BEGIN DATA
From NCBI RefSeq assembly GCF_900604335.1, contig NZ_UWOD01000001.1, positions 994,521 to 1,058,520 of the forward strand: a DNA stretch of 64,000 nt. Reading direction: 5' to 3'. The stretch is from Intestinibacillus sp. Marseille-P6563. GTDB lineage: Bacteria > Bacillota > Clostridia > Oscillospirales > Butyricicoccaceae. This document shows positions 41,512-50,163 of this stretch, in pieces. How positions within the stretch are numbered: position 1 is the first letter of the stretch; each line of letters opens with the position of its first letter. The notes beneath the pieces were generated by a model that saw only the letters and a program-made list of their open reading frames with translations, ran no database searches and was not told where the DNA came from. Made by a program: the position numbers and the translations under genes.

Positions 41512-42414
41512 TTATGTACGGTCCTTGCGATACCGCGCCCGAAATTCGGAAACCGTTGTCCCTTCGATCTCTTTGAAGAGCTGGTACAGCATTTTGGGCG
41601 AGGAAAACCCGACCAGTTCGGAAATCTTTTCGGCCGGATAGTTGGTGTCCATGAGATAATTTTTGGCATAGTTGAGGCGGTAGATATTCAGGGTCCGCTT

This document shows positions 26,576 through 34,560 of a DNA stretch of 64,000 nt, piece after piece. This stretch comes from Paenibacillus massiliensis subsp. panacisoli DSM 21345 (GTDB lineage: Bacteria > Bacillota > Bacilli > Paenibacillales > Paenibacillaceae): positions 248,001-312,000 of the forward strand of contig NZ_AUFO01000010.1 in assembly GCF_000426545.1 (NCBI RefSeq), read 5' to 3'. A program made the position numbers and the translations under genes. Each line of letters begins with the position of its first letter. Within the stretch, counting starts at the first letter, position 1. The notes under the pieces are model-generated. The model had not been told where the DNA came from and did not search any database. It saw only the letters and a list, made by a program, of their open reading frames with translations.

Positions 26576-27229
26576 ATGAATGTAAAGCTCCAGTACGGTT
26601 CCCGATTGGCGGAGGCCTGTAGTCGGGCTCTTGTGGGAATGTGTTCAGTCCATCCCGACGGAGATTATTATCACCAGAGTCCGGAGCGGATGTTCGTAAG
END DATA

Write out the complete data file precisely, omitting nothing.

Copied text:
From NCBI RefSeq assembly GCF_900604335.1, contig NZ_UWOD01000001.1, positions 994,521 to 1,058,520 of the forward strand: a DNA stretch of 64,000 nt. Reading direction: 5' to 3'. The stretch is from Intestinibacillus sp. Marseille-P6563. GTDB lineage: Bacteria > Bacillota > Clostridia > Oscillospirales > Butyricicoccaceae. This document shows positions 41,512-50,163 of this stretch, in pieces. How positions within the stretch are numbered: position 1 is the first letter of the stretch; each line of letters opens with the position of its first letter. The notes beneath the pieces were generated by a model that saw only the letters and a program-made list of their open reading frames with translations, ran no database searches and was not told where the DNA came from. Made by a program: the position numbers and the translations under genes.

Positions 41512-42414
41512 TTATGTACGGTCCTTGCGATACCGCGCCCGAAATTCGGAAACCGTTGTCCCTTCGATCTCTTTGAAGAGCTGGTACAGCATTTTGGGCG
41601 AGGAAAACCCGACCAGTTCGGAAATCTTTTCGGCCGGATAGTTGGTGTCCATGAGATAATTTTTGGCATAGTTGAGGCGGTAGATATTCAGGGTCCGCTT

This document shows positions 26,576 through 34,560 of a DNA stretch of 64,000 nt, piece after piece. This stretch comes from Paenibacillus massiliensis subsp. panacisoli DSM 21345 (GTDB lineage: Bacteria > Bacillota > Bacilli > Paenibacillales > Paenibacillaceae): positions 248,001-312,000 of the forward strand of contig NZ_AUFO01000010.1 in assembly GCF_000426545.1 (NCBI RefSeq), read 5' to 3'. A program made the position numbers and the translations under genes. Each line of letters begins with the position of its first letter. Within the stretch, counting starts at the first letter, position 1. The notes under the pieces are model-generated. The model had not been told where the DNA came from and did not search any database. It saw only the letters and a list, made by a program, of their open reading frames with translations.

Positions 26576-27229
26576 ATGAATGTAAAGCTCCAGTACGGTT
26601 CCCGATTGGCGGAGGCCTGTAGTCGGGCTCTTGTGGGAATGTGTTCAGTCCATCCCGACGGAGATTATTATCACCAGAGTCCGGAGCGGATGTTCGTAAG